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Official ARPA-Internet protocols (RFC0901)

IP.com Disclosure Number: IPCOM000003951D
Original Publication Date: 1984-Jun-01
Included in the Prior Art Database: 2019-Feb-13
Document File: 28 page(s) / 27K

Publishing Venue

Internet Society Requests For Comment (RFCs)

Related People

J.K. Reynolds: AUTHOR [+1]

Related Documents

10.17487/RFC0901: DOI

Abstract

This RFC identifies the documents specifying the official protocols used in the ARPA-Internet. Annotations identify any revisions or changes planned. This memo is an official status report on the protocols used in the DARPA research community. See RFC-991.

This text was extracted from a PDF file.
This is the abbreviated version, containing approximately 10% of the total text.

Network Working Group J. Reynolds Request for Comments: 901 J. Postel ISI Obsoletes: RFCs 880, 840 June 1984

OFFICIAL ARPA-INTERNET PROTOCOLS

Status of this Memo

This memo is an official status report on the protocols used in the ARPA-Internet community.

Introduction

This RFC identifies the documents specifying the official protocols used in the Internet. Annotations identify any revisions or changes planned.

To first order, the official protocols are those in the "Internet Protocol Transition Workbook" (IPTW) dated March 1982. There are several protocols in use that are not in the IPTW. A few of the protocols in the IPTW have been revised. Notably, the mail protocols have been revised and issued as a volume titled "Internet Mail Protocols" dated November 1982. Telnet and the most useful option protocols were issued by the NIC in a booklet entitled "Internet Telnet Protocol and Options" (ITP), dated June 1983. Some protocols have not been revised for many years, these are found in the old "ARPANET Protocol Handbook" (APH) dated January 1978. There is also a volume of protocol related information called the "Internet Protocol Implementers Guide" (IPIG) dated August 1982.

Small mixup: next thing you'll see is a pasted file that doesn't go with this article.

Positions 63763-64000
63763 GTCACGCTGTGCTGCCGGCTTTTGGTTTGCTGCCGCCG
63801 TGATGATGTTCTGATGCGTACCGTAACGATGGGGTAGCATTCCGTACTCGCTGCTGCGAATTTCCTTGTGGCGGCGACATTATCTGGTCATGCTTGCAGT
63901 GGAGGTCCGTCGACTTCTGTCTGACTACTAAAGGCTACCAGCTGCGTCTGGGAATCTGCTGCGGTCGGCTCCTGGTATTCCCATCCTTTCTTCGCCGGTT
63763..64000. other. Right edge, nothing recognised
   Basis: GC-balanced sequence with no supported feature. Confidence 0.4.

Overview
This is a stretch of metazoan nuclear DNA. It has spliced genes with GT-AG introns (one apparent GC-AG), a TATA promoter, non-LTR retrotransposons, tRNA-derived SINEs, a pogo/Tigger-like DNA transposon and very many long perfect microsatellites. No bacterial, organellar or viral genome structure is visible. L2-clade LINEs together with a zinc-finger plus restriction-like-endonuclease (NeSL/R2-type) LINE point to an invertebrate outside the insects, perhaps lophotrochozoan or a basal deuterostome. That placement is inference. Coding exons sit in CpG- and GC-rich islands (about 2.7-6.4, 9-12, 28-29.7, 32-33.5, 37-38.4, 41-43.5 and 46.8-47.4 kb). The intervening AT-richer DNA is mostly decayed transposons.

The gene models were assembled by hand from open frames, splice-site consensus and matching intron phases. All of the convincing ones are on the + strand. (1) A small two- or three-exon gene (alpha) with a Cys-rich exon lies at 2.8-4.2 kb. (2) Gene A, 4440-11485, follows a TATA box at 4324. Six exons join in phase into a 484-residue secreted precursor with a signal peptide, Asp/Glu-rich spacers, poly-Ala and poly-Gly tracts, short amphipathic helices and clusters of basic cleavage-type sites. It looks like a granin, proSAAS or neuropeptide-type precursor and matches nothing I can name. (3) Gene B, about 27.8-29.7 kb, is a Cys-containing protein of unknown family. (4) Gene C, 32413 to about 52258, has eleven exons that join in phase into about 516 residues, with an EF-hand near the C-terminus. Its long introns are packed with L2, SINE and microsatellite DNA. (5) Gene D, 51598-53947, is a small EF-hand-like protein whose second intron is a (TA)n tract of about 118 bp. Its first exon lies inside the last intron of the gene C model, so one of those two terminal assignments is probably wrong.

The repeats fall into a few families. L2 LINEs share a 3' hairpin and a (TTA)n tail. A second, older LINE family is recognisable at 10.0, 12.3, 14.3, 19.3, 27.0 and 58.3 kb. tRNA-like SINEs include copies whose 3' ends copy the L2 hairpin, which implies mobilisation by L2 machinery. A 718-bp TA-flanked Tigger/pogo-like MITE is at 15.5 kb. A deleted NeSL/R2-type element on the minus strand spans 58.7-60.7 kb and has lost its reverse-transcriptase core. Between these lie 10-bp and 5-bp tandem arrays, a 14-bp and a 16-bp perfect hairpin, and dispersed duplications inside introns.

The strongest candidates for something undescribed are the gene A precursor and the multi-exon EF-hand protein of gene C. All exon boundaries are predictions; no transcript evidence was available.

This document is organized as a sketchy outline. The entries are protocols (e.g., Transmission Control Protocol). In each entry there are notes on status, specification, comments, other references, dependencies, and contact.

The status is one of: required, recommended, elective, or experimental.

The specification identifies the protocol defining documents.

The comments describe any differences from the specification or problems with the protocol.

The other references identify documents that comment on or expand on the protocol.

The dependencies indicate what other protocols are called upon by this protocol.

Reynolds & Postel [Page 1]

Official ARPA-Internet Protocols RFC 901

The contact indicates a person who can answer questions about the protocol.

In particular, the status may be:

required

- all hosts must implement the required protocol,

recommended

- all hosts are encouraged to implement the recommended protocol,

elective

- hosts may implement or not the elective protocol,

experimental

- hosts should not implement the experimental protocol unless they are participating in the experiment and have coordinated their use of this protocol with the contact person, and

none

- this is not a protocol.

For further information about protocols in general, please contact:

Joyce Reynolds USC - Information Sciences Institute 4676 Admiralty Way Marina del Rey, California 90292-6695

Phone: (213) 822-1511

ARPA mail: JKREYNOLDS@USC-ISIF.ARPA

Reynolds & Postel [Page 2]

Official ARPA-Internet Protocols RFC 901

Overview

Catenet Model ------------------------------------------------------

STATUS: None

SPECIFICATION: IEN 48 (in IPTW)

COMMENTS:

Gives an overview of the organization and principles of the Internet.

Could be revised and expanded.

OTHER REFERENCES:

RFC 871 - A Perspective on the ARPANE...

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